Good to hear that the NHS is coping. Perhaps, it will start receiving less complaints and more appreciation.
        Take care and love to all of you there, especially Linda’s mum. It’s wonderful she can be with you and surrounded by your beautiful garden and the ones she loves.
        Love,
        Rowena
        It would be interesting to compare media coverage of what’s happening with what you’re being shown in the UK and whether there was a discrepancy. I wasn’t too sure about our PM’s response at the start but he’s done really well over the last couple of weeks and I feel this could set him up politically. We also have this deputy Chief Medical Officer and I don’t recall seeing him on TV beforehand. He’s more scientistic than PR man but is the right person for the job. He’s the one who has the job of explaining the details. However, today I heard him mention that his own daughter has lost her job and he also has families overseas. It was clear he was trying to reach out in an emotional capacity and empathise with peoples’ struggles. It was very touching being so genuine. He was also one of us. Moreover, he must be working horrendous hours.

        Like

      • TanGental says:

        There’s growing criticism and it doesn’t help that Boris is clearly very unwell. The testing is one complaint, as is the distribution of PPE another. Also how do we get out of lockdown unless we know who’s had it. So while science has dominated the response the politics of it is beginning to fracture somewhat. That said the building of a 500 bed ICU in the Excel conference centre in 9 days with capacity to go to 4000 in the same period and seven others being built around the country in the same time frame is awesome. Organised by the logistic boffins in the Army and NHS. There are a host of great stories and standing outside at 8 pm on Thursday evenings listening to the cacophony of noise from all around to say thank you is pretty tear jerking.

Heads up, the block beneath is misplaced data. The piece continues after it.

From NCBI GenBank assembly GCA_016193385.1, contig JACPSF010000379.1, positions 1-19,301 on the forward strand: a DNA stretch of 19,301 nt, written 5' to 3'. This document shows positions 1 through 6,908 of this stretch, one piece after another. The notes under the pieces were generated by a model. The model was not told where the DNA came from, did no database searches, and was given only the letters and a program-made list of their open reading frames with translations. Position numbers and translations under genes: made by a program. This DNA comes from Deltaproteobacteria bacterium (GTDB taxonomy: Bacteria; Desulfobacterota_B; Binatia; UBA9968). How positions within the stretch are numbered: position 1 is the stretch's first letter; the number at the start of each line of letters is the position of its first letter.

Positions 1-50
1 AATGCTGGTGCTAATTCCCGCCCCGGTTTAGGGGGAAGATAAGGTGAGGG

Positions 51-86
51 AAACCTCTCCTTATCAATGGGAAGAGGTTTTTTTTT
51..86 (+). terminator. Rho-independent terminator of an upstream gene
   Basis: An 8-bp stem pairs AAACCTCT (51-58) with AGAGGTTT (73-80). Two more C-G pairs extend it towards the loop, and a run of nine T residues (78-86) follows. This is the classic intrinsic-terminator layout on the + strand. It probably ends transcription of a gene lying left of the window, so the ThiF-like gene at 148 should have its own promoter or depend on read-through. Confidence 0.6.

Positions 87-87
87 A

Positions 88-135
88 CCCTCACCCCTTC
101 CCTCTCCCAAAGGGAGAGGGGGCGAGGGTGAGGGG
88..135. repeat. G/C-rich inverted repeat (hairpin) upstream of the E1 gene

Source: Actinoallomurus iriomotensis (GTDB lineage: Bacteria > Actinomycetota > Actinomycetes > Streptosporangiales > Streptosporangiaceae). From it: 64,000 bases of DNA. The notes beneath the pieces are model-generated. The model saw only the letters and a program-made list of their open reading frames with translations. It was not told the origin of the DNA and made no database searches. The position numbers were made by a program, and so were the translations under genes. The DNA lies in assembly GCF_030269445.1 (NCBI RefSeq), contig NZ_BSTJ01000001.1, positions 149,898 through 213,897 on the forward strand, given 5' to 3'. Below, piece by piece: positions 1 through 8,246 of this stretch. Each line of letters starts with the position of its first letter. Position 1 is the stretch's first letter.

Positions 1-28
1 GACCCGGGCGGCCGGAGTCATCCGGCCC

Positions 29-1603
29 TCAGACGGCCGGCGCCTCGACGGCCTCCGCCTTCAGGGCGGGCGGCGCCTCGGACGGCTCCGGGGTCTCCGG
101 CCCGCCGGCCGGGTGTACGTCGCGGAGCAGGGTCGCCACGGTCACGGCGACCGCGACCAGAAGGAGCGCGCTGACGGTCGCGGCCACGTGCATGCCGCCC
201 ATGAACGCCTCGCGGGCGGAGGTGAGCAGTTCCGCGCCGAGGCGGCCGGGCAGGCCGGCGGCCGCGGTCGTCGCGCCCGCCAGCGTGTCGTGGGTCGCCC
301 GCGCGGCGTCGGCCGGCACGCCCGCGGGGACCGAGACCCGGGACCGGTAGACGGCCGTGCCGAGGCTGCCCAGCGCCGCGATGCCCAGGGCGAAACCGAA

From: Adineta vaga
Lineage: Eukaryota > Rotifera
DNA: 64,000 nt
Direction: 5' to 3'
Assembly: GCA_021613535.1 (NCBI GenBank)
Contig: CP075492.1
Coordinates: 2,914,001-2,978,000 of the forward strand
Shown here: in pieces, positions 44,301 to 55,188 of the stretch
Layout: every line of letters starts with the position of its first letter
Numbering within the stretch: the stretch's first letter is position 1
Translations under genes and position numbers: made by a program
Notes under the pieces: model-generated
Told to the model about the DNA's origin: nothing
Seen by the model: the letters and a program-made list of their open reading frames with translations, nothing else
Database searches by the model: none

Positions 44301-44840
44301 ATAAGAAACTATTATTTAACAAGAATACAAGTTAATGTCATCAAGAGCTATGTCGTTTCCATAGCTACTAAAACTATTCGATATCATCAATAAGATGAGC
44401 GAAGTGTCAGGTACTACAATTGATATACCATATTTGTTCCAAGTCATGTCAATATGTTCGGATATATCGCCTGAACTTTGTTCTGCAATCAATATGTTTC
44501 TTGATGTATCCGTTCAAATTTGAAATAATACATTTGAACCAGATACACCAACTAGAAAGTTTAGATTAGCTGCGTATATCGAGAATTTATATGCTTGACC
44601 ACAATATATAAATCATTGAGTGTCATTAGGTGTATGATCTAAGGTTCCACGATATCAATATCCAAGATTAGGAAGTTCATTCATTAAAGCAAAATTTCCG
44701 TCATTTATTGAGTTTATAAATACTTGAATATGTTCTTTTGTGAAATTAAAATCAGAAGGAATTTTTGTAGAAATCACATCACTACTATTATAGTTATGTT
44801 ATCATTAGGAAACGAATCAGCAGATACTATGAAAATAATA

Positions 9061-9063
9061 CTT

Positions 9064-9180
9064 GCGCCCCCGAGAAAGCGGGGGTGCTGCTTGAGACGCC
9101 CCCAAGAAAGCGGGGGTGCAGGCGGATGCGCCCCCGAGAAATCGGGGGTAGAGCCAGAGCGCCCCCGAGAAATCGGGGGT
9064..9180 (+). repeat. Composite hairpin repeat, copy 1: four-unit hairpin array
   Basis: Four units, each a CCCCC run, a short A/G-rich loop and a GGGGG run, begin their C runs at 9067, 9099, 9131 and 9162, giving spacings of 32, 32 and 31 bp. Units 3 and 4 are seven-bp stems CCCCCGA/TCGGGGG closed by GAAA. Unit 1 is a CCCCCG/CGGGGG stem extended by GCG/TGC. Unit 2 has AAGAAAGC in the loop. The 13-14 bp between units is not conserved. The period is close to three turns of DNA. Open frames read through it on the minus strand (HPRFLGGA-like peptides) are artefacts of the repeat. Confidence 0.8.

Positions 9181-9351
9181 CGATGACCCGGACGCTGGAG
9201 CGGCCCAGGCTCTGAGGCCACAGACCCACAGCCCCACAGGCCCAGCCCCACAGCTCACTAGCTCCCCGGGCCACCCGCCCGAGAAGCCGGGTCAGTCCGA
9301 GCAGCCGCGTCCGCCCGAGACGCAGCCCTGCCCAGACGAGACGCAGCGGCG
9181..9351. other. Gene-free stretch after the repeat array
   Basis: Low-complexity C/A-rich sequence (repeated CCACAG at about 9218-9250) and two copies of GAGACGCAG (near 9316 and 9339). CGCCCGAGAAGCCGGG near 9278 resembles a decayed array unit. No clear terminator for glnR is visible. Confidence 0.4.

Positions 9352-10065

Liked by 1 person

      • Rowena says:

        I saw the opening of that centre on the news. That was amazing and very reassuring. I personally expect to be in isolation until there’s a vaccine or effective treatment. When Jonathon’s trip was cancelled, the Principal was talking about things shutting down for six months and that’s what I’ve expecting here.
        I’ve got the news on atm here. A great advertisement for diots in Australia, there was a group of hoons who got together fr a massive burnout and $78,000 worth of fines were handed out. Absolute idiots. Can’t believe it.
        Take care and best wishes,
        Ro

        Like

  13. Rowena says:

    Hey, Geoff just read an interesting A-Z post about London theatres which I thought you’d like. Here’s a link: https://thequietwriter.com/2020/04/01/acts-and-angles/
    Best wishes,
    Ro

    Liked by 1 person

  14. Mono-orchid!!!!!!!! Haha!!!!!!!!!!!

    Liked by 1 person

  15. Jennie says:

    I’m reminded of a song, Punchenello Funny Fellow.

    Liked by 1 person

  16. willowdot21 says:

    What a cutie ❤️

    Liked by 1 person